“You are only as good as the people you surround yourself with,”
Sole notes. He and Trish have established the company’s most important
business relationships around eight key people: the company’s CPA,
banker, insurance agent, attorney, local Small Business Development Center
representative, marketing and advertising consultant, human resources
specialist and financial planner.
It’s important to note that none of these people are employees of
Express Blinds & Draperies. Their expertise is outsourced. Doing this
has two important advantages. First, it allows Trish and Bob to do what
they do best: design and sell window coverings. They do not have to be
experts in every aspect of running a business. “I was told by a friend
of mine a few years ago that the problem most retailers have is that we’re
so busy working our business that we don’t have time to work on our
business,” Bob recalls. “That’s my job: to work on how
can we improve and market our business.”
Second, it brings in an outside point-of-view. “An outsider might
give you an idea or two that you may not have thought of,” Bob explains.
The Soles meet with many of these associates on a regular basis, often
weekly. When it comes to their accountant, Paul Messner, Messner &
Hadley, LLP, CPA, is a personal friend, and they meet with him every week
for breakfast to discuss the business.
Sole also meets weekly with the Victor Valley Marketing Group, a marketing
and networking group he founded. The group includes business owners and
managers—one business per profession—who share marketing and
advertising ideas and give each other leads and referrals. Sole believes
in this concept wholeheartedly. “It has been a wealth of resources
as far as business is concerned,” he says.
The Soles also schedule time to “give something back.” Bob Sole
was recently elected to the Board of Directors of the Window Coverings
Association of America (WCAA). He and Trish also devote time to church
groups, youth sports and the Awakening Ranch Drug and Alcohol Rehabilitation
Center. All of these efforts have contributed to their nomination as an
Ernst & Young Entrepreneur of the Year for the Orange County/Inland
It’s little wonder that Bob Sole has been given the nickname, Hurricane
Bob. “I try to make every waking moment as productive as possible
both personally and professionally,” he says.
THE POWER OF KNOWLEDGE
Bob Sole is very big on planning. Every year he completes a personal and
business plan. So do Trish and their children. Sole asks his employees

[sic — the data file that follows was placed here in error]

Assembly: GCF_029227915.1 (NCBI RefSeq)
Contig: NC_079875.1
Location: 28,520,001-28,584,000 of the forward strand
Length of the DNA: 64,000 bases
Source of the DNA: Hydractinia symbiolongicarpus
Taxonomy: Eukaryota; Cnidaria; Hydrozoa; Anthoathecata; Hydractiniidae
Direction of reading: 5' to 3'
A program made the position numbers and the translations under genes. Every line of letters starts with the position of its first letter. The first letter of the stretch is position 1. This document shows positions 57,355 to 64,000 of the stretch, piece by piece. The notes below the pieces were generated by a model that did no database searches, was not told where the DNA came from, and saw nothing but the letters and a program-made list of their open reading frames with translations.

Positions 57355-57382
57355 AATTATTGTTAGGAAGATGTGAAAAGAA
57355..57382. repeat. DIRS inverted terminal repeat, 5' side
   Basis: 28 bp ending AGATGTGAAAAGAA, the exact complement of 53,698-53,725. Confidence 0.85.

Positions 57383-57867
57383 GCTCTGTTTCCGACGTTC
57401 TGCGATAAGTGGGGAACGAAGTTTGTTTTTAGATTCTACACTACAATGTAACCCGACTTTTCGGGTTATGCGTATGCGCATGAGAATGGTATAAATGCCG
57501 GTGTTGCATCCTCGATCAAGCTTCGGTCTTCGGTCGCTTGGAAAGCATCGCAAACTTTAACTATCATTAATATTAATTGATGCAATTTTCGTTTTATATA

to write down the 10 personal and business goals they want to achieve
in the year ahead. “It’s amazing what you discover about your
staff,” he says. “It’s really enlightening and lets us
know what directions they want to go and helps us to help them achieve
Creating accurate business plans takes information, and Sole is all about
getting and using information on his business and his competition. Every
couple of years or so, Sole invests in a local Mystery Shopper program.
As part of the program, an unknown third-party shopper visits all of Express
Blinds & Draperies’ competitors and rates them on all aspects
of the experience. It is money Sole believes is well spent. “I learned
the strengths and weaknesses of every competitor,” he says. “I
learned what products they sell, what prices they sell at, what they say,
what they don’t say, their follow-up. Most of them were extremely
poor at follow-up. We send out a thank-you letter to everybody, whether
we sell them or not.”
The Mystery Shopper report also returns important information about selling
such as: Price is much more a factor in the minds of the sales people
than in the customers’ minds.
When it comes to marketing, Sole receives detailed reports from his advertising
consultant. “I can tell you what percentage of business comes from
yellow pages, what percent of our business comes from past customers and
referrals. We have it down so I can make better educated advertising decisions
about where to spend my dollars. I do not have an unlimited budget,”
As a result of this information, Sole has learned that Express Blinds
& Draperies can advertise in different ways than it did when the company
first started. “We don’t have to be as aggressive,” he
says. In fact, the company can do less advertising now because of its
large referral source.
Sole also keeps spreadsheets on net costs for every product he sells from
every supplier. It helps in his decision-making on who to deal with. It
also gives him the advantage of a good, better, best philosophy when offering
products to customers, he explains.
Sole never stops planning. Currently he is working on developing a 4,000-square-foot
facility located behind the Express Blinds & Draperies design center.
He’s not sure exactly what he’ll do with it yet, but his first
thought is to lease it to a local floor covering operation that works
with builders. “That will create the whole design center concept
so we will be able to better cater to the builders. They want a one-stop
shop,” Sole says.
If that doesn’t work out, Sole has a few other tenants in mind. “That’s
Option A. We also have Option B and Option C, but I’m holding that
in my hip pocket for now. We’re only scratching the surface of many
areas of our business,” he adds, “That’s why we’re
so excited about our future.”